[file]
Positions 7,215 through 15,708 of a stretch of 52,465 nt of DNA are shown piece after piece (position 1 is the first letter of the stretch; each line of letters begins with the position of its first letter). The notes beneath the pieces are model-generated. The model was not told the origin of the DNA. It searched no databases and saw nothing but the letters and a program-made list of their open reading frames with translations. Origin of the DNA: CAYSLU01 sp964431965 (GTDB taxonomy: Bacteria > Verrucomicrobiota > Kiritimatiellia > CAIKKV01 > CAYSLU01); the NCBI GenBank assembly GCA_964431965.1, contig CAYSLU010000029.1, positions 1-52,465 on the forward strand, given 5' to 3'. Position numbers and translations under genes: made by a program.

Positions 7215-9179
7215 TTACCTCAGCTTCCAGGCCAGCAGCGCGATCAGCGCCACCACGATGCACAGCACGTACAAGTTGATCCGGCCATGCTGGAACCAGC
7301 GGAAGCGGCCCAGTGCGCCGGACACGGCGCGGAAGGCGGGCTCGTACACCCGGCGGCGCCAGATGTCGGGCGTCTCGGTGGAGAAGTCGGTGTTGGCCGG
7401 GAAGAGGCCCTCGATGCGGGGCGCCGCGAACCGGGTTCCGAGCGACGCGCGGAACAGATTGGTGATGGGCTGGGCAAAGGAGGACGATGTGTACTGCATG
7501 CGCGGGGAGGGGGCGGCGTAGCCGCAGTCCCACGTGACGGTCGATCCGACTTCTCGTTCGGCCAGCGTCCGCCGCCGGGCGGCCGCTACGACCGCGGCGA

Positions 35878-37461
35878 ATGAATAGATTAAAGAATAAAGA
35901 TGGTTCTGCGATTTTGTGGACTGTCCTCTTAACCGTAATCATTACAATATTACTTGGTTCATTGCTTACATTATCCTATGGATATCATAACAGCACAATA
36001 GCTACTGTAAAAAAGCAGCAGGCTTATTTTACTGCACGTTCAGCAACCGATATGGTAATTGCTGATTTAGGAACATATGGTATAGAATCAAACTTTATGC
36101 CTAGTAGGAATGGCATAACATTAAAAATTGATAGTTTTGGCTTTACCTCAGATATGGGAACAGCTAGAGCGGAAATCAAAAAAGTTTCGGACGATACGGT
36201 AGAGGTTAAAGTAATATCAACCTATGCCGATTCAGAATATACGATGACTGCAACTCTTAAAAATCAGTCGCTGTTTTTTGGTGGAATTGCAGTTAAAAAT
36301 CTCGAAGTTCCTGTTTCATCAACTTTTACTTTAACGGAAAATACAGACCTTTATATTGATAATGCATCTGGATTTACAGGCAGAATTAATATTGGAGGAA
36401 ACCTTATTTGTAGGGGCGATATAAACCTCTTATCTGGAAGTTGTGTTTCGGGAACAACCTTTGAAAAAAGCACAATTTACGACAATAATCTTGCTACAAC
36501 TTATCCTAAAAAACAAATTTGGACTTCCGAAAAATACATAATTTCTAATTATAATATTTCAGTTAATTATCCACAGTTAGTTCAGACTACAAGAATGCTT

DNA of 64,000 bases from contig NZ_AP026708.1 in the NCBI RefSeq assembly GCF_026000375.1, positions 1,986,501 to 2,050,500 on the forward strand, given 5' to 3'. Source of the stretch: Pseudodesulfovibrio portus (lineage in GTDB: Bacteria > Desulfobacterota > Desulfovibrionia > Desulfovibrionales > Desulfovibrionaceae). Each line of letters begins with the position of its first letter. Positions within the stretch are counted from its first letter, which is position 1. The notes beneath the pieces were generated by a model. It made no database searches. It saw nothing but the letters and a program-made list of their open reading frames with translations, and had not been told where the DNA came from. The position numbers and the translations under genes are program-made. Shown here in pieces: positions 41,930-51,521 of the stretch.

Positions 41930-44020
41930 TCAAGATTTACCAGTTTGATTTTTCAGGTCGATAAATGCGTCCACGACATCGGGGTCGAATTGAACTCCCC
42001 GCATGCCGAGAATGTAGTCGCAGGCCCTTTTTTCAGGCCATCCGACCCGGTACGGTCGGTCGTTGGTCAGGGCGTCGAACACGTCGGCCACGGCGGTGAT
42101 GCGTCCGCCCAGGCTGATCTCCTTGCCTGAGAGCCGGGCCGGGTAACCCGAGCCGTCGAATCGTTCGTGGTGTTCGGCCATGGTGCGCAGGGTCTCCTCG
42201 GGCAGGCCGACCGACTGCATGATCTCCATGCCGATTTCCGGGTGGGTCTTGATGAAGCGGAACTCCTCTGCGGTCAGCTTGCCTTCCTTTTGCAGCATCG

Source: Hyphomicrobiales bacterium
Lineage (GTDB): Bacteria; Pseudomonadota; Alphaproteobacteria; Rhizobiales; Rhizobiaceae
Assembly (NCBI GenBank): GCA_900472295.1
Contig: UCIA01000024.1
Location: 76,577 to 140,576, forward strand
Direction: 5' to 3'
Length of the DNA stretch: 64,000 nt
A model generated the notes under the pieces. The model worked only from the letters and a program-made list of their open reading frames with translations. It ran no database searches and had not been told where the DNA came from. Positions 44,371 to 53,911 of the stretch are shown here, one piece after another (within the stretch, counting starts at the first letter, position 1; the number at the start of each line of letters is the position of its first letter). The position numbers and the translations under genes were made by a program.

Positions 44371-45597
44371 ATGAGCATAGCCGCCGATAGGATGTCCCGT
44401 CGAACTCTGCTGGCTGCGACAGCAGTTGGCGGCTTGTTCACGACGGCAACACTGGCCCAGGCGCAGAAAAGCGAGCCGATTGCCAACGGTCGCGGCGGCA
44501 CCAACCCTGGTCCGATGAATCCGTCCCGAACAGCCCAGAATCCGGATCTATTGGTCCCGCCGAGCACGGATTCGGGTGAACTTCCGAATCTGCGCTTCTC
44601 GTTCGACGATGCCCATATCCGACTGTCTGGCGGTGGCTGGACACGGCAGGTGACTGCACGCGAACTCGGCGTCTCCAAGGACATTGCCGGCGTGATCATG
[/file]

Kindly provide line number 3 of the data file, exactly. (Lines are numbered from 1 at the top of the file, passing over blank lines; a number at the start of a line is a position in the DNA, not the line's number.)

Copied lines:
7215 TTACCTCAGCTTCCAGGCCAGCAGCGCGATCAGCGCCACCACGATGCACAGCACGTACAAGTTGATCCGGCCATGCTGGAACCAGC